There have been so few cases of survival from black mamba bites without treatment. One of the only possible cases for this is a dry bite, where the snake bites without depositing any venom.
The other is if the snake bites a vein or artery. An intense blood flow from the wound can flush the venom out before toxins set in.
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Mating and Reproduction
Black mambas have a very transactional relationship with reproduction. Males and females will mate, and that concludes all their interactions. The females are left to nest and incubate the eggs by themselves.
Female black mambas lay between 15 and 25 eggs per breeding season. The breeding season for black mambas usually lasts from September to April.
After mothers lay the eggs, they incubate the newborn clutch for around 60 days. When young black mambas hatch, they no longer need their mothers. Born ready to hunt, newborns can take down small rodents within a week.
Male black mambas fiercely compete for the right to breed each year. If a male has competition for a mate, they wrestle in a series of biting, chasing, and entangling. Afterward, the winner pins the other’s head to the ground as a display of victory.
Population and Conservation Status
The black mamba boasts a healthy, increasing population across sub-Saharan Africa. Their current conservation status is of least concern today.
Snakes have few natural predators, and their biggest threat today is from humans. Human expansion into their habitat will force populations to move and likely condense.
These apex predators perform an important ecological role in their habitat. Their role is also hugely beneficial to the humans that live alongside them.
Their diet predominantly consists of rodents. Rodents tend to carry lots of diseases and bacteria that can harm humans. Predators like the black mamba reduce these rodent populations. This prevents them from ballooning out of control and affecting our lives.
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Black Mambas in Popular Culture
For Americans, the name “black mamba” might conjure thoughts of Kobe Bryant instead of a snake.
The late basketball star’s Black Mamba alter ego was top of mind since he broke into the league. His trademark “mamba mentality” lives on today.
Bryant once said he thought of the Black Mamba name after watching a scene in Kill Bill. The protagonist uses a Black Mamba to kill one of the assailants during the movie. This scene was another introduction to the black mamba for many Americans.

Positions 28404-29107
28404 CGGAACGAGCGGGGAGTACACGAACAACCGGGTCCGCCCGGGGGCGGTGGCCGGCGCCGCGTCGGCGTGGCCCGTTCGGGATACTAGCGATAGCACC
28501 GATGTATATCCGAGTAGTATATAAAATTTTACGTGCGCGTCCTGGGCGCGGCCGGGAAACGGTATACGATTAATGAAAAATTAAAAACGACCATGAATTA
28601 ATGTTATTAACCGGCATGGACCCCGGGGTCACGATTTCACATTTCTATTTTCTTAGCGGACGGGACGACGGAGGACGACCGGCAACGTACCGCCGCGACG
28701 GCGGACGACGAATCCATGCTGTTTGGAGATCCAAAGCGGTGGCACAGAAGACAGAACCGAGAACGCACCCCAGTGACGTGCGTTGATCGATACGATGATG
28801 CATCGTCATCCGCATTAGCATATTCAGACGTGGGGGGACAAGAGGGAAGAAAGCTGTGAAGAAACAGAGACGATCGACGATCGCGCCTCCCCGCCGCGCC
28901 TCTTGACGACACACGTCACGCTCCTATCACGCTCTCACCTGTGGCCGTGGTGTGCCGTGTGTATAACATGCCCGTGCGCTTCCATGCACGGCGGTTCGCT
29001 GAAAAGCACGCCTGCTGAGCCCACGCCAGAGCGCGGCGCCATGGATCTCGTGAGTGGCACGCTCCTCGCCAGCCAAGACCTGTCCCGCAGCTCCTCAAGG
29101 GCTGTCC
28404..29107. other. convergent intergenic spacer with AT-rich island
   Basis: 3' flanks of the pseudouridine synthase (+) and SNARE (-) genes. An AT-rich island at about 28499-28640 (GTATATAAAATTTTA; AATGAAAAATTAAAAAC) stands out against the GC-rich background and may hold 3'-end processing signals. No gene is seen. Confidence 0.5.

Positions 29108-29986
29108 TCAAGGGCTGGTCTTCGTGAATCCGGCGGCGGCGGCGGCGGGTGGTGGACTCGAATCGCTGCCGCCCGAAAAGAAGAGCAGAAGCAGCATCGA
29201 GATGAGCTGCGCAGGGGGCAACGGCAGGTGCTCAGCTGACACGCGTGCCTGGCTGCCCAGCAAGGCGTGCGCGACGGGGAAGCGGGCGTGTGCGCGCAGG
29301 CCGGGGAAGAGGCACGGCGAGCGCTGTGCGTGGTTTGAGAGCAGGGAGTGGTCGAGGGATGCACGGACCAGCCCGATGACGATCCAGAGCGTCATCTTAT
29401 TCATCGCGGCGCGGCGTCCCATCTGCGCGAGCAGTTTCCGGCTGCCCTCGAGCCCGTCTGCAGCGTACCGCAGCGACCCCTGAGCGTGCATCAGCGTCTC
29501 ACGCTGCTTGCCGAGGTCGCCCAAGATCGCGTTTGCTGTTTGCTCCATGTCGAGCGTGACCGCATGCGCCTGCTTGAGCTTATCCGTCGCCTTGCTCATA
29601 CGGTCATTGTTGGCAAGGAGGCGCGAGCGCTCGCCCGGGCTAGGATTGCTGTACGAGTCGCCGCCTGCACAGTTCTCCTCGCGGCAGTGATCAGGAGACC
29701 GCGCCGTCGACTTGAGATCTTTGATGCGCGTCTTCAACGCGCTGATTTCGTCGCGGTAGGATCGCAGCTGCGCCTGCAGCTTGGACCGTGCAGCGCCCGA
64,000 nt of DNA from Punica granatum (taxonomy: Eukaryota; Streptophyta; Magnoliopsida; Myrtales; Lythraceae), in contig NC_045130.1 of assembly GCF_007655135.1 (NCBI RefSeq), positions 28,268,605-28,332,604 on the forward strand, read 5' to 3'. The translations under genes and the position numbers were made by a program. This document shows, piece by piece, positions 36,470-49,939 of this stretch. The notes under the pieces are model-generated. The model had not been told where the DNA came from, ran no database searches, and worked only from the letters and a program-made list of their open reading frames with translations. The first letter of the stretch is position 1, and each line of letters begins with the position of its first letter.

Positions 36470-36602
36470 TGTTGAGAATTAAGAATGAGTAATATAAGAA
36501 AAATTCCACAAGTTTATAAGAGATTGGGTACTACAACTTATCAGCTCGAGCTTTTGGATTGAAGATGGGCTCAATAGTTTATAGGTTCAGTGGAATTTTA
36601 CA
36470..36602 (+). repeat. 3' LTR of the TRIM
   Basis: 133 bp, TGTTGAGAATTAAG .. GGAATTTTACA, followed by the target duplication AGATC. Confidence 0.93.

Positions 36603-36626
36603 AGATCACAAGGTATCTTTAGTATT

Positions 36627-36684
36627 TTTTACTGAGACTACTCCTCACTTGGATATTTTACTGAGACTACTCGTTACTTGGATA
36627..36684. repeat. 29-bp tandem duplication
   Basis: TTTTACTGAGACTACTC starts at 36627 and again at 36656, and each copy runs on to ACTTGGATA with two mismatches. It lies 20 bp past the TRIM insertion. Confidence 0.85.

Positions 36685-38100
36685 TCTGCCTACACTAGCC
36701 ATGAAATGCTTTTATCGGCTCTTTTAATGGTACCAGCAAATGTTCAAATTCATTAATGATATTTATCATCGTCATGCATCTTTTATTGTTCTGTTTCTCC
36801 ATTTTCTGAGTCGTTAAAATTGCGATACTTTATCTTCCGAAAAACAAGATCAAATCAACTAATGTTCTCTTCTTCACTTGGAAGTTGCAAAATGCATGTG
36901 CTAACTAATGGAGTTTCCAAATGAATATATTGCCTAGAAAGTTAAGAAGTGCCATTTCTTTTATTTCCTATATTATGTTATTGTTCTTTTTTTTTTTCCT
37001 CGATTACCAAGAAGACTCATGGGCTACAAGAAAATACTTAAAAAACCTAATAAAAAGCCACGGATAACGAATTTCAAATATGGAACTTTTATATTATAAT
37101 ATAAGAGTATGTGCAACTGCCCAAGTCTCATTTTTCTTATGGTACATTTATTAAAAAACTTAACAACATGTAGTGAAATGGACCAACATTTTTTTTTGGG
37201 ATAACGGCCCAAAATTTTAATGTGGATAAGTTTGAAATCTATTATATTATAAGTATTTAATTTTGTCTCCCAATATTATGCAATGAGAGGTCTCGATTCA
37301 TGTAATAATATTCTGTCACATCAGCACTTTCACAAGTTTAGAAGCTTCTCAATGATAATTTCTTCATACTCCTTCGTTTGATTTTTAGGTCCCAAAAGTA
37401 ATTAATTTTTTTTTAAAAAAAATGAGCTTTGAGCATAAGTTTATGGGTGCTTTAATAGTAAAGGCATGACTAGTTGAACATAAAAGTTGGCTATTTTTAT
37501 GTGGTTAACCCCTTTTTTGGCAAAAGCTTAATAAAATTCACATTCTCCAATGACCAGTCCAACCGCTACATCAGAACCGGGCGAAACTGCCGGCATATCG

In African lore, people revered black mambas as symbols of intelligence and power.
Many legends describe the snakes planning human attacks, stalking them for days prior. Others claim that snakes could leap and strike a person’s face. While both are false, their reputation as dangerous snakes is well earned.
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- Black mambas are the fastest snakes in the world.
- They are arboreal and terrestrial, capable of living in trees or on the ground.
- Black mambas can extend so far during a bite they often hit the upper body.
- The black coloration in the mouth is a tool to scare off predators.
- Black mamba bites can have an anesthetic effect causing bites to go unnoticed for some time.
- When isolated, black mamba venom can be used in pain relief medicine.
Is the black mamba the deadliest snake?
Black mambas are among the most feared snakes in Africa, but they are not the world’s most deadly. Inland and Coastal Taipans are the most venomous snake in the world.
Their bite releases the most venom of any snake species. Taipan venom also comes equipped with an enzyme allowing it to spread faster. If left untreated, the bite likely will kill a human within an hour.
The common brown snake is also considered one of the world’s deadliest. They account for roughly 60% of all snakebite deaths annually in Australia. Their venom also attacks the cardiovascular system rather than the nervous system.
Can a human survive a black mamba bite?
While possible, few humans survive black mamba bites without good hospital access. A single bite can carry enough neurotoxins to kill 19 adult humans. The venom is so fast acting that victims often become paralyzed within an hour.
Mark Laita, a wildlife photographer, was bitten by a black mamba while shooting. His case is famous today because it is one of few cases of a human surviving a black mamba bite without any antidote.
Are black mambas aggressive?
The short answer is yes. Black mambas are very aggressive snakes. No black mamba is interested in sizing up a human or attacking one without provocation. If approached, their first instinct is to run and hide.
Always let them run and hide. Black mambas are among the fastest on the planet and will strike if threatened. They will likely bite multiple times, depositing more venom each time.
Who would win: king cobra or black mamba?
The black mamba is one of the most dangerous snakes in the world. However, it wouldn’t stand much of a chance against a king cobra.
Both snakes are incredibly venomous, and the black mamba has more venom per drop. But venom doesn’t matter in this fight. Their venom wouldn’t have nearly the same effect on another highly venomous snake.
King cobras are sizeable snakes. They average 2 to 4 feet (0.6 to 0.9 meters) longer than mambas when fully grown, which gives them a clear power advantage.
The king cobra’s diet also consists of snakes, so it’s evolved to kill snakes the size of a black mamba.
The speed of the black mamba would make the fight a headache, but the king cobra could eventually chase it down. But since the two do not share any habitat, this battle is impossible.
What happens if you’re bitten by a black mamba?
The initial bite will likely hurt tremendously as the black mamba sinks its fangs in. If the victim can get away safely, they must seek medical attention. Almost all fatalities tied to the black mamba were cases when no antidote was available.
Additionally, black mambas are capable of biting without being noticed.